Running is a great activity that requires little external equipment. Running improves your cardiovascular system, decreases your potential for problems with diabetes, stroke and heart attack and helps you to maintain a normal weight. And, with a good pair of shoes and shorts you are ready to start.
A correct fit for your running shoes is important to ensure the health and well being of your feet, legs and hips. Without correct cushioning for your feet you can be placing your legs into incorrect positioning with every pounding step you take.
The purpose of any athletic shoe is to protect the foot from the different stresses caused by the sport. This protection helps the athlete to achieve the maximum potential with the lowest possible risk of injury.
Correct Fit for Average Runners
The best fitting running shoe for the average runner has a proper fit. This is true whether you are an elite runner or an average runner.
There are no differences in the fit of the shoe but rather there are differences in the function of the shoe. If you are sprinter the shoe is built differently than if you are a marathon runner.
The build of a running shoe begins with a strong last. The last of a shoe is the base of the shoe upon which the rest is built.
The heel should have a broad base and a height of no greater than 4 cm. A heel wedge may increase the ability of the shoe to take the cushion from the Achilles tendon it also forces the foot further forward and places more pressure against the forefoot.
The heel counter should be rigid and durable. This is the part of the shoe that keeps your foot from sliding up and down in the shoe while walking or running.
Outersoles and Midsoles
The outersole is the rubber on the base of the shoe. Those outersoles that are waffled are better in the grass while rippled soles give better traction on cement and pavement.
The midsole is the most important part of the shoe. This part of the shoes is what changes depending upon the biomechanical function of the foot.
The midsole controls excessive foot motion. This has implications for people who pronate, supinate or have a normal foot position. The cushion that the midsole provides breaks down over 400-600 miles.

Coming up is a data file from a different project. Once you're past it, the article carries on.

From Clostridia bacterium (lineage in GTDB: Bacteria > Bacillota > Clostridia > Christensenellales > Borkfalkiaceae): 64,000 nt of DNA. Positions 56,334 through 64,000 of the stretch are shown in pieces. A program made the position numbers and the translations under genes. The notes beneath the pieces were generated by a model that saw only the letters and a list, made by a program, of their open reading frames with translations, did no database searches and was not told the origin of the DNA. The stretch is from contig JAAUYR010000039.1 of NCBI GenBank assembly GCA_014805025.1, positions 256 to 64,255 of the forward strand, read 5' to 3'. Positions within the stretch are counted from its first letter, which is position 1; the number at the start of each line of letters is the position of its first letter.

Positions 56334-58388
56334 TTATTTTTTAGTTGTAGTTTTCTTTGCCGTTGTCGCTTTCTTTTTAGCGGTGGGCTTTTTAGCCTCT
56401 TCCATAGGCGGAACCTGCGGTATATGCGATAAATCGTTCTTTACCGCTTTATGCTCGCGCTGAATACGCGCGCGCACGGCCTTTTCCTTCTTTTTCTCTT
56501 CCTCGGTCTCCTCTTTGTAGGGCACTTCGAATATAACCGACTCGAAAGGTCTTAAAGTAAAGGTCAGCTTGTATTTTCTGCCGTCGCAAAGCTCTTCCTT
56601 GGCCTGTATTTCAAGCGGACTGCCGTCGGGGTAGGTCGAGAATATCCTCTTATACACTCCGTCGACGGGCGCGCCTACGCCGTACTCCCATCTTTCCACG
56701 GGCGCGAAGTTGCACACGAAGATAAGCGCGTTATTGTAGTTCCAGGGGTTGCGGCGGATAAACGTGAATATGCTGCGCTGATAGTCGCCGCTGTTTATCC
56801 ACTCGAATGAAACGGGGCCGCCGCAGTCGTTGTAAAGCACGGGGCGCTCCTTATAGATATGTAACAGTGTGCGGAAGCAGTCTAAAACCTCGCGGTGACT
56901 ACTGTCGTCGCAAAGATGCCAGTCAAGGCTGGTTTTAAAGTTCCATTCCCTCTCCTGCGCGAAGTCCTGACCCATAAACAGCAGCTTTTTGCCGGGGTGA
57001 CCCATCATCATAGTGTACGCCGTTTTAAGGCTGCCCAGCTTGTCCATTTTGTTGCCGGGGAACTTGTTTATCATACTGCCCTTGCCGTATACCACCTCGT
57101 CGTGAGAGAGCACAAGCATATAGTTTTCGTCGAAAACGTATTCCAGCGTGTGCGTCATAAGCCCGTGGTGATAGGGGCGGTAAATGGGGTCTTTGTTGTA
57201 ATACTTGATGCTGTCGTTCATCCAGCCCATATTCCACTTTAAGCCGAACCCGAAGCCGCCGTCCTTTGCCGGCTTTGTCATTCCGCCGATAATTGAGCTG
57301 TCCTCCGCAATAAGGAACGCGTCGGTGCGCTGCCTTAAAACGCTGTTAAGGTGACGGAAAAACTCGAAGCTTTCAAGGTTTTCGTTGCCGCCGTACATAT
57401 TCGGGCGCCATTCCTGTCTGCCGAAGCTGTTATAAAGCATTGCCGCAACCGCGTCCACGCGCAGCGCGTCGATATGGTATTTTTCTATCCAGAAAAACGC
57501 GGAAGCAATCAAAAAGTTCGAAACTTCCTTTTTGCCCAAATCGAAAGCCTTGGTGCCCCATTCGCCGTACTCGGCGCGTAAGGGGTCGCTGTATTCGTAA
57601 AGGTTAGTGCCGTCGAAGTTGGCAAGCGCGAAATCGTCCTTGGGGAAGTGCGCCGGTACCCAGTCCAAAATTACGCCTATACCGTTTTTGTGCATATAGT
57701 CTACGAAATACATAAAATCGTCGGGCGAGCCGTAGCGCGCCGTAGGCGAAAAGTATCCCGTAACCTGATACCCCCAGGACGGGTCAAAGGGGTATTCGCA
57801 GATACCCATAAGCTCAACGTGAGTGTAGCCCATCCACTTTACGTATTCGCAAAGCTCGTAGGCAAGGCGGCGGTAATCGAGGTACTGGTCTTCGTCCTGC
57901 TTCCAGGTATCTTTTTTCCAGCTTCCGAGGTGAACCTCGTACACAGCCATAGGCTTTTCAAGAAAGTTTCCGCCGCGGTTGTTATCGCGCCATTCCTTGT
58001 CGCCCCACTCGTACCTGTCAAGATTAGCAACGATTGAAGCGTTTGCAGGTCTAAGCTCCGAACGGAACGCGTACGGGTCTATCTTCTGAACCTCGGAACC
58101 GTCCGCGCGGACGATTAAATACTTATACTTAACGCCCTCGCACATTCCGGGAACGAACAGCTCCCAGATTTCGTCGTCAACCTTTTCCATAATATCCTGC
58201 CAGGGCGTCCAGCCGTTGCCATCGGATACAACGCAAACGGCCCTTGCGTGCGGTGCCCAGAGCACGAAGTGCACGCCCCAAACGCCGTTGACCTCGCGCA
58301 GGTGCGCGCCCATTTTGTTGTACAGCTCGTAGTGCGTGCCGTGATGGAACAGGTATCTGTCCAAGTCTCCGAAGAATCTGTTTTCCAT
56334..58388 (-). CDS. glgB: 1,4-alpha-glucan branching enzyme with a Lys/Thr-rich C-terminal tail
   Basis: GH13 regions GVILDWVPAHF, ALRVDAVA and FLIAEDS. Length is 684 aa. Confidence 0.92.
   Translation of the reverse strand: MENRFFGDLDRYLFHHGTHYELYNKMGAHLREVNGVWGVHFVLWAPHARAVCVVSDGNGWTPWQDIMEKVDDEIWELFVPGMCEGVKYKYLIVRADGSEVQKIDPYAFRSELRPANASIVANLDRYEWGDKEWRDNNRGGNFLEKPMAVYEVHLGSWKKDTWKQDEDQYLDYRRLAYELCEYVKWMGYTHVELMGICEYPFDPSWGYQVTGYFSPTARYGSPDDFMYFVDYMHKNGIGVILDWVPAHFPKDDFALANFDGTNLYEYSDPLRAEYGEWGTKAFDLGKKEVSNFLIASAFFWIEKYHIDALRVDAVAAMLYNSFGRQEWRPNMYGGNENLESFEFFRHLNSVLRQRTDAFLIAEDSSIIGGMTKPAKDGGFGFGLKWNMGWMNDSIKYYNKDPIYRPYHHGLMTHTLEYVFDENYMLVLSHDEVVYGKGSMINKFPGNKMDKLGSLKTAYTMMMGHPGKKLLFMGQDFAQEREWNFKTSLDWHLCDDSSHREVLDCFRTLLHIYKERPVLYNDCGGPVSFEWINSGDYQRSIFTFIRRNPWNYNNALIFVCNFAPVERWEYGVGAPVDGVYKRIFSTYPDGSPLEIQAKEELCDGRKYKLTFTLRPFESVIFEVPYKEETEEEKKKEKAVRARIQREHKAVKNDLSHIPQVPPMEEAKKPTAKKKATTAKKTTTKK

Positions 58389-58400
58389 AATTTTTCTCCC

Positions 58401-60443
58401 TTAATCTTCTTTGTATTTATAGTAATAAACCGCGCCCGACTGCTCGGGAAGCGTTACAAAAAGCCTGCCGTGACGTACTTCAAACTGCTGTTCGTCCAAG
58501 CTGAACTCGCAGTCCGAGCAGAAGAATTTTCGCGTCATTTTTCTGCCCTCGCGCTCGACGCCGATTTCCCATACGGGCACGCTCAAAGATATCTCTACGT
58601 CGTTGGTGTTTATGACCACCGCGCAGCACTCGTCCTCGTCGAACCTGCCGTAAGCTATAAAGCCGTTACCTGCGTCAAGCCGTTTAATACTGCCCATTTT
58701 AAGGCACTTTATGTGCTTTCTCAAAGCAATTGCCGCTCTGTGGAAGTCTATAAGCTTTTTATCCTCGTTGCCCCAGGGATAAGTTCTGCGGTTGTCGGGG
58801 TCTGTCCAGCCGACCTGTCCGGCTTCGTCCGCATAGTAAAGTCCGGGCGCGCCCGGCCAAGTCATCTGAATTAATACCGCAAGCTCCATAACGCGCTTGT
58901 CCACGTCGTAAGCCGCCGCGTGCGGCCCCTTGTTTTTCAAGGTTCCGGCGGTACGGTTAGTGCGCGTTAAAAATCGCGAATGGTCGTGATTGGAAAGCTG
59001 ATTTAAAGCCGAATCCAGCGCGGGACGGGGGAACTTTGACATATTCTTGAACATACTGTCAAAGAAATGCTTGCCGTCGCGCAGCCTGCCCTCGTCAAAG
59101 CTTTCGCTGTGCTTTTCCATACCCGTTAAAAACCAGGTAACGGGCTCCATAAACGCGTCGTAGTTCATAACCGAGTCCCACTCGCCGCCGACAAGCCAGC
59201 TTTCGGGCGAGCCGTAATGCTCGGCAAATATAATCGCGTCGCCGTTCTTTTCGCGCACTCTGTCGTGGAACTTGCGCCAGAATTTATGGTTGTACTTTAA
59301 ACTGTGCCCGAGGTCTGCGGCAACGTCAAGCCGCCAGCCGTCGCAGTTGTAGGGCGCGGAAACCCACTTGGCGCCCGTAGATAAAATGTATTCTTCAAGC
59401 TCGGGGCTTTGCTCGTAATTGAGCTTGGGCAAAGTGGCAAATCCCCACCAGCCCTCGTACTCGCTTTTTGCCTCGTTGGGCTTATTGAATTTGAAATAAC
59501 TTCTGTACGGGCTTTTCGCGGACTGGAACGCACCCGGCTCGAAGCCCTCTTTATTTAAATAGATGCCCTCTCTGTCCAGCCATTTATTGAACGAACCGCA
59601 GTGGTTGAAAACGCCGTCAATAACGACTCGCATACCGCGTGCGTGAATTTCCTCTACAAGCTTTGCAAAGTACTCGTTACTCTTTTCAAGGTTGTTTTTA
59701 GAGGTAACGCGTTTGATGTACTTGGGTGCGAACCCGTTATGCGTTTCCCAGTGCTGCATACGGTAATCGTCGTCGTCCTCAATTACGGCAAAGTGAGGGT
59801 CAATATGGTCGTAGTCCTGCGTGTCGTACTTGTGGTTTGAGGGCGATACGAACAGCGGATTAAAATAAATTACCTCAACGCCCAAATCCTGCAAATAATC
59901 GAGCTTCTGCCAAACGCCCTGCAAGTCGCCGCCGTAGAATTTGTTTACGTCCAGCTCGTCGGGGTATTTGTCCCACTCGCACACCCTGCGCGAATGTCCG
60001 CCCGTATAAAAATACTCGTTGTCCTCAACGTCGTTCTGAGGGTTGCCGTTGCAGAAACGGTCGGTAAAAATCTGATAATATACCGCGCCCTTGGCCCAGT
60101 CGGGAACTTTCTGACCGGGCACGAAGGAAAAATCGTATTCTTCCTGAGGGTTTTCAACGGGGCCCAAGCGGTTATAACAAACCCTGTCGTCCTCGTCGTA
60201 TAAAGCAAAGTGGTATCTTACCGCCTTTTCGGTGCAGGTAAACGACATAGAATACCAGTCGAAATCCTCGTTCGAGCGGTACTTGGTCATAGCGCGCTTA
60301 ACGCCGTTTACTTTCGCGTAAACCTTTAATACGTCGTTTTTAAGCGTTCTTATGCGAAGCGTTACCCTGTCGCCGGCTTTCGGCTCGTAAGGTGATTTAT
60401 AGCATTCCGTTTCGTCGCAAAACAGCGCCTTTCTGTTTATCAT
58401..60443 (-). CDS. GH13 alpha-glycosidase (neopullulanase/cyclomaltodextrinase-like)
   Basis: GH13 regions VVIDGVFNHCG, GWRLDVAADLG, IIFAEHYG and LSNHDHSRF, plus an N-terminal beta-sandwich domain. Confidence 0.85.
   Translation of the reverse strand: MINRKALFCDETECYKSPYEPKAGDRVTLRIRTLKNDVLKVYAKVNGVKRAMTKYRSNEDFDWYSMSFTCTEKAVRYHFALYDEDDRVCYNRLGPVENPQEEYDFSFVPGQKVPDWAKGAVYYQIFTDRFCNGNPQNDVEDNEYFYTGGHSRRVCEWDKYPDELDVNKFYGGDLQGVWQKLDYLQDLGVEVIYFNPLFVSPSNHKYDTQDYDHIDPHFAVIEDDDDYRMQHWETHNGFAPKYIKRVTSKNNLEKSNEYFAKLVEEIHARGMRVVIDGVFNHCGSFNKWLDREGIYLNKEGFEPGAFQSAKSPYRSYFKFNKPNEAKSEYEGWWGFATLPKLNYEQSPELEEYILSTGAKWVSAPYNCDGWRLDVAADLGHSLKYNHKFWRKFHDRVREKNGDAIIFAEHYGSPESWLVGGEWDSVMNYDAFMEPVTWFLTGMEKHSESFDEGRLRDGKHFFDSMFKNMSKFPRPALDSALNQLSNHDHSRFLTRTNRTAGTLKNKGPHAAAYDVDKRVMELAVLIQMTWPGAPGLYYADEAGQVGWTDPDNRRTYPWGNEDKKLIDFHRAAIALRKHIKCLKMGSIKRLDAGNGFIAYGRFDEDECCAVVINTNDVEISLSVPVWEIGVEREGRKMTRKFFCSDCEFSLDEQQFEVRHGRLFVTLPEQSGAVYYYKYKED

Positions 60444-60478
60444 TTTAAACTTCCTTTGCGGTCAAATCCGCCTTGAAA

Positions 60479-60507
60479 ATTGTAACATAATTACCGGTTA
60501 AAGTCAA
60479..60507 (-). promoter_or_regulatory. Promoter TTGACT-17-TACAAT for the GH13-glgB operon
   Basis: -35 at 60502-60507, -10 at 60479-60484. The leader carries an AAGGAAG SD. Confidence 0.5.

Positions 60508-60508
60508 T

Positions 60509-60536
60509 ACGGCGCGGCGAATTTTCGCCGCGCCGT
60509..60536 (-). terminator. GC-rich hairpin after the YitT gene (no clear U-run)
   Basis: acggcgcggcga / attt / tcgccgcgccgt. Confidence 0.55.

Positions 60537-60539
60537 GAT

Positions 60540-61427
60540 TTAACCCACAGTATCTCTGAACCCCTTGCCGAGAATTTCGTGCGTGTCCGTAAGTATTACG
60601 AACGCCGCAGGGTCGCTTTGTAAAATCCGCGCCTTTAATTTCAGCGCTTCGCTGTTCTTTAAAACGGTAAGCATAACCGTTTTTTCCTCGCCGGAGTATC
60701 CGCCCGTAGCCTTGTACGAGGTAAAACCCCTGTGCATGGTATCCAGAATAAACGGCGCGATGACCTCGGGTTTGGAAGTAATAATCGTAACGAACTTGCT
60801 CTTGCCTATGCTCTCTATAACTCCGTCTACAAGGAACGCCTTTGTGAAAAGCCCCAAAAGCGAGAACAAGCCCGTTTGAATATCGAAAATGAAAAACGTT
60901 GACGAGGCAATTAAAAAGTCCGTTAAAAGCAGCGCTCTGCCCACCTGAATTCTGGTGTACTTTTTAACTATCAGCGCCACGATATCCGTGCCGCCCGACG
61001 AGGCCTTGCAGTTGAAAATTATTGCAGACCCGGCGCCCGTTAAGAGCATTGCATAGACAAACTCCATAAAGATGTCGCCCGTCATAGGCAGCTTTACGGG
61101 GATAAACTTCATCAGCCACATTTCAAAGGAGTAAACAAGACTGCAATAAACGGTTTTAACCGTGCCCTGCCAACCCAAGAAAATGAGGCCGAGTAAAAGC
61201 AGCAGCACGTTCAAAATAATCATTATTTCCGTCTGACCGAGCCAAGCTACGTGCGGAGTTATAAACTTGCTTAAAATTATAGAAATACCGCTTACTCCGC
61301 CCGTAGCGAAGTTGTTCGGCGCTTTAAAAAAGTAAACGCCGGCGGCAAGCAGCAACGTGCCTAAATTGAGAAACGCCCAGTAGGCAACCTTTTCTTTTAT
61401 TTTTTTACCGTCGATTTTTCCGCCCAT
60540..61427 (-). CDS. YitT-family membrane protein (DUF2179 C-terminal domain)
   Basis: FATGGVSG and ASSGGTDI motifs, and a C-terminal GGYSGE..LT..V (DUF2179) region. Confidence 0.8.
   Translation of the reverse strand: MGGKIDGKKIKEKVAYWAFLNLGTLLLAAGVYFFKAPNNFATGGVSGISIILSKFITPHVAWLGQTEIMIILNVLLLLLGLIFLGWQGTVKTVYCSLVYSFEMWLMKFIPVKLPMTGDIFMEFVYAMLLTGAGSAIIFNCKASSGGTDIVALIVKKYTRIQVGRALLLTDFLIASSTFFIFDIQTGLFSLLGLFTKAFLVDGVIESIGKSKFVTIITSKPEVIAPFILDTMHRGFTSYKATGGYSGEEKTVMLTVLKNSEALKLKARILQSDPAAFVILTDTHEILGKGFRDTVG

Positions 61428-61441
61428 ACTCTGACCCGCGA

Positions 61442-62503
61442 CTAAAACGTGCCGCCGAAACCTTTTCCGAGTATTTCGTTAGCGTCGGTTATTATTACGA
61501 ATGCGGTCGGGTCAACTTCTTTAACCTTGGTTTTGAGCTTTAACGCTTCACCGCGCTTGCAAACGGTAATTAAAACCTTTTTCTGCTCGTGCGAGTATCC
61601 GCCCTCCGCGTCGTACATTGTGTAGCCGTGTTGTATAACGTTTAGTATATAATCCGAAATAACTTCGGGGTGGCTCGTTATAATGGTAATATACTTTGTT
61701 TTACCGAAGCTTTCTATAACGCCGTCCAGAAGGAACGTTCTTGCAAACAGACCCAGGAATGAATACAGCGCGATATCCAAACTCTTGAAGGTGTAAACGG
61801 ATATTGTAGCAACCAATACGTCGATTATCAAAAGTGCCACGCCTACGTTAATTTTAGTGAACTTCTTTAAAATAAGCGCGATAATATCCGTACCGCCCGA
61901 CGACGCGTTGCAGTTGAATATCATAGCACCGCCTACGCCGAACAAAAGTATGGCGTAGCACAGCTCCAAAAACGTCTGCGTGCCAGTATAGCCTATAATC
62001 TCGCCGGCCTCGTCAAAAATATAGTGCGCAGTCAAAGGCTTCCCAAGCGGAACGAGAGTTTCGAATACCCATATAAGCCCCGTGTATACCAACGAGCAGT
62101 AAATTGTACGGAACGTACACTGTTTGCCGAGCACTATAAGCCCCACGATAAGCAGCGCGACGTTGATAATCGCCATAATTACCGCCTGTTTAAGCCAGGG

A proper fit for running shoes doesn’t depend upon the size marked on the box but rather how the shoe fits the foot. Many of the manufacturers of running shoes have different ideas about how the size matches up to the number on the outside of the box. What is most important is that the shoe fits at the heel, across the midfoot and at the toes.
There is no breaking in period for running shoes, or at least there shouldn’t be. Running shoes should fit right out of the box.
They won’t feel better after several miles; they will feel the same. Make sure they fit directly out of the box.
Shoes are built for three different types of feet. There are runners who have a normal gait, who pronate and who suppinate. Some professionals call supination under pronation but the results are the same.
In an athlete who has a normal gait the outside part of the heel makes the initial contact and rolls inward about 5% coming in complete contact with the ground and providing a good distribution of the impact.
When an athlete over pronates the outside of the heel makes the initial contact but then the roll goes well over the ideal 5%.
This has an impact on the ability of the foot and ankle to stabilize the body and provide adequate shock absorption. At the end of the cycle it is the first and second toe that do the majority of work pushing off.
During supination or underpronation the outside of the heel makes contact but the inward motion of the foot is under 4%. The force of impact is distributed over a smaller area of the foot and isn’t distributed well. In the push off phase most of the work is done by the smaller toes on the outside of the foot.
Trying on Shoes
Before trying on new shoes have your foot sized. Don’t assume you know your size. The size of your foot can change as you grow older or have lost or gained weight, including women who have delivered a baby.
Try to go to the store at the end of the day when your feet are their largest. Allow about ½ an inch from the end of the second toe to the end of the shoe.
Since your foot continues to slide forward during the running stride, even after the shoe has stopped, this allows for movement and will decrease the risk of blackened toenails after a long run.
If you have orthotics that you use for running, bring them.
Most of today’s running shoes have inserts that are removable. You can determine the fit of your orthotics in the shoe at the store before being disappointed at home.
Go to a good running store to have your feet fitted and measured before investing your time and money in a shoe that may prove to be more of a problem. Most shoes were built for the three different types of runners and the running store personnel have been trained to evaluate your stride and recommend shoes that are appropriate for your running needs.
The best shoe for the average runner is really not much different from the shoe for the elite, competitive runner.
Both runners are looking for a shoe that provides great support and cushioning that also accounts for their particular biomechanical style of running. So while you may think your needs are different than those of other elite athletes they aren’t.
Runners World: How to Buy the Right Running Shoes
Running Warehouse: Running Shoe Fit Tips
Asics: Finding the Right Fit
Active: Finding the Perfect Running Shoe
Cool Running: A Running Shoe Guide for Dummies